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Rev. Elijah Kellogg
The Man and His Work Edited by Wilmot Brookings Mitchell (1903)


This book makes no pretence of expounding the doctrines of the theologian or analyzing the methods of the artist. It is simply a remembrancer of a quaint and winning man for his intimate friends and parishioners; for the boys who have delighted in his stories; for the sailors whose lives he saved from shipwreck; for the college students who learned from him a wisdom not to be found in books; for all, in fact, to whom the memory of his unique personality is dear. With the story of his life, with anecdote and reminiscence, with selections from his speeches, sermons, letters, and journal, it aims to recall Elijah Kellogg as he really was: the boy, tingling with life and full of fun to his finger tips; the college student, genial, prankish, and zealous; the farmer-preacher, devout and resourceful, making pen and book, scythe and hoe, seine and boat, all his ready servants to do God’s work; the author, finding his way straight to the heart of the growing boy; the aged man, fond as ever of the soil and the sea, and after all the rubs and chances of a long life, still young in spirit, strong in faith, and free from bitterness and guile.

Acknowledgment is here due to Mr. Kellogg’s son and daughter, Mr. Frank G. Kellogg and Mrs. Mary 0. Batchelder, and to many of his intimate acquaintances in Harpswell and Brunswick for information relating to his early Harpswell life. Special acknowledgment is also due to President William DeWitt Hyde for valuable advice concerning the preparation of this book.

W. B. M.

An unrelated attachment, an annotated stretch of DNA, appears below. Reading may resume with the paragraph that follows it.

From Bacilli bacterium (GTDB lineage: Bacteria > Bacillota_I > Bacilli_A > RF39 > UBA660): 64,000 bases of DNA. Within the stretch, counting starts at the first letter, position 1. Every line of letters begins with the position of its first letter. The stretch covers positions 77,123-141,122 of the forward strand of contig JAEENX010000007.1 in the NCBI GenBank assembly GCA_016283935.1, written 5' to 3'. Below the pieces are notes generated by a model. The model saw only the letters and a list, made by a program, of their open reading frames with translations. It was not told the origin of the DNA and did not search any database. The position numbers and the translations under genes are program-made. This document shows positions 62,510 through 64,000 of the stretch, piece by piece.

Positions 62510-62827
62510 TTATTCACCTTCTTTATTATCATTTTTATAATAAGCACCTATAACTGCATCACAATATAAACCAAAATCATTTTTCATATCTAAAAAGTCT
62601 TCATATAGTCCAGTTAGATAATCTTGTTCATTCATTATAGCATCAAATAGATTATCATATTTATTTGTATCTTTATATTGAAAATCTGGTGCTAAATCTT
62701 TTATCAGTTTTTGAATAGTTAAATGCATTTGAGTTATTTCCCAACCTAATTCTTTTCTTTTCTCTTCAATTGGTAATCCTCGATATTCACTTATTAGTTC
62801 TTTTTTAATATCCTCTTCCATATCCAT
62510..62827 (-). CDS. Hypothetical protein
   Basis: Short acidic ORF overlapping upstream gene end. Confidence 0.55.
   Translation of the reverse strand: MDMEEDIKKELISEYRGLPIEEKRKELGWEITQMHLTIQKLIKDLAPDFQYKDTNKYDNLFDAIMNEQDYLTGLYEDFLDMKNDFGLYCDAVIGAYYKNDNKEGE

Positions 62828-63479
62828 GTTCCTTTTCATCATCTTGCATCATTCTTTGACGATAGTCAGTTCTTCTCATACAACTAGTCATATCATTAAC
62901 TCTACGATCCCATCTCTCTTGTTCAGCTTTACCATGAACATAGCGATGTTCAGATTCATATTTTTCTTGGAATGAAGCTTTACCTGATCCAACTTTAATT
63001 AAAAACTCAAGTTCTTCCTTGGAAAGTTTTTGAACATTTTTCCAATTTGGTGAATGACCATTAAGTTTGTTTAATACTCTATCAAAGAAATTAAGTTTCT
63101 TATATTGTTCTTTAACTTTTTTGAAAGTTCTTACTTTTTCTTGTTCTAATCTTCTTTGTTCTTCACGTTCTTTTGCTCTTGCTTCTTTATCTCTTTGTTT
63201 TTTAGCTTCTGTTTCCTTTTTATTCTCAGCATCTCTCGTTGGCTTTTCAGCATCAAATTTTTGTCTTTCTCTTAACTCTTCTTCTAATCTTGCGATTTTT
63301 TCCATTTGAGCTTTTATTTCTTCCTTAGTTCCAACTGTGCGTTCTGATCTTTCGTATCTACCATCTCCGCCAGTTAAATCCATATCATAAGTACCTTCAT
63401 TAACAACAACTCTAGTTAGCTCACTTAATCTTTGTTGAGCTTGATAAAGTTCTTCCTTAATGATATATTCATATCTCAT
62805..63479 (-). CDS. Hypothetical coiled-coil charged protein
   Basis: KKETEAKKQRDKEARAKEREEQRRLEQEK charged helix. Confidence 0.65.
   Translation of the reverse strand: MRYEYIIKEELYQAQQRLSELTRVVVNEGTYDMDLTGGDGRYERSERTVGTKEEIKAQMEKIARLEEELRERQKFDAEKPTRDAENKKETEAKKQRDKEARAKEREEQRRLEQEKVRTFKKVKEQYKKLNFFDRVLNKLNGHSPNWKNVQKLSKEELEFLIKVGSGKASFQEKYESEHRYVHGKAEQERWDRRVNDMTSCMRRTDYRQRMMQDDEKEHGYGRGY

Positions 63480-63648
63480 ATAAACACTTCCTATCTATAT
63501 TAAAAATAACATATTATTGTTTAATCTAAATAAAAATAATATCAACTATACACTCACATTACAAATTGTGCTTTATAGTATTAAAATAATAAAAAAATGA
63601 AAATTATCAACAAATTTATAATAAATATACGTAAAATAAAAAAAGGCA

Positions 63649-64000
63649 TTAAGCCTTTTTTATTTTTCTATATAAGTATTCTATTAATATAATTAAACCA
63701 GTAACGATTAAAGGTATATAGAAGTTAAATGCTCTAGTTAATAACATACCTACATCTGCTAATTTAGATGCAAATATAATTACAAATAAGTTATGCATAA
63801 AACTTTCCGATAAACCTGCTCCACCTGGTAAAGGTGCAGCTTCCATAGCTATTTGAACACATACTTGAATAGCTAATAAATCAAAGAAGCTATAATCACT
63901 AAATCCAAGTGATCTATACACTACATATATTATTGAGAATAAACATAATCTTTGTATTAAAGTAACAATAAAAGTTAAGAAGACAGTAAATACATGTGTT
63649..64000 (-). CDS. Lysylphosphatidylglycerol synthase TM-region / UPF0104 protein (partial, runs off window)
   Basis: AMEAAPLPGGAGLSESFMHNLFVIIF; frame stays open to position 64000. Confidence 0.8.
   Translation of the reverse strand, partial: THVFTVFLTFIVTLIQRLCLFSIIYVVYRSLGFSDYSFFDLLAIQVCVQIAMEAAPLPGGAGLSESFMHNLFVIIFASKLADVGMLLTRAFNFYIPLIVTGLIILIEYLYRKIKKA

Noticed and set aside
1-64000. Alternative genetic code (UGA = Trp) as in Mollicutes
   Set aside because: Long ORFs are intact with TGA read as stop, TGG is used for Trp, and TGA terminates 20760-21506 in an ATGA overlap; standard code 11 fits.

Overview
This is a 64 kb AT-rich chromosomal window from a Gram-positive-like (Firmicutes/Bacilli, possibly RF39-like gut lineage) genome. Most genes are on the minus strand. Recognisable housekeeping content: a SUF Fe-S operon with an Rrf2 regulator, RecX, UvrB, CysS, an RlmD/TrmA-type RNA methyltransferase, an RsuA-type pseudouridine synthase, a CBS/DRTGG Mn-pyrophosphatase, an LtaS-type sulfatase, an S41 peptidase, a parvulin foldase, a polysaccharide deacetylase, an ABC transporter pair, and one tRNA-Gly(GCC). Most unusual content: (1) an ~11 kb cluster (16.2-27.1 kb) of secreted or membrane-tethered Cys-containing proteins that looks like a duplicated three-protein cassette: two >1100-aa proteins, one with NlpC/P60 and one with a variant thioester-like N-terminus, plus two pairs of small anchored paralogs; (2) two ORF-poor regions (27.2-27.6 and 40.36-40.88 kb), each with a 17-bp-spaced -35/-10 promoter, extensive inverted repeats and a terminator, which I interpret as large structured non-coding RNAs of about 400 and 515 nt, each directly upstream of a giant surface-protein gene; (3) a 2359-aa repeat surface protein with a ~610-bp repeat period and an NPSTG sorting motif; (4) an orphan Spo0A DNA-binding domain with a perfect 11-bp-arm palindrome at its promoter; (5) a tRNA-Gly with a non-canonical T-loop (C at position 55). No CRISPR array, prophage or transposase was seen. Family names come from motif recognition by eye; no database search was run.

Brunswick, Maine,
November 23, 1903.

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Good Old Times
Or, Grandfather's Struggles for a Homestead by Rev. Elijah Kellogg (1877)

The characters described in this story are real, the names given are the names they bore, and their very language is often quoted. With one exception, the houses in which they spent their later days are still standing, and their numerous posterity are scattered through the States.

With little aid from external circumstances, they fought their way from poverty to affluence, manifesting a heroism in which there was no trace of ferocity, and a piety unsullied by bigotry.

Neither the severity of the climate, the stubbornness of the soil, nor the barbarity of the savage, could force them to abandon the land upon which their feet were planted.

Representing, as they do, to a greater or less extent, the character of a large portion of the settlers of these New England States, the history of their struggle commends itself to all. May those who aspire to make the most of themselves revere the virtues and emulate the resolution of those who broke the path for their descendants, and rendered the culture of the present age possible.

Download Good Old Times here in pdf format

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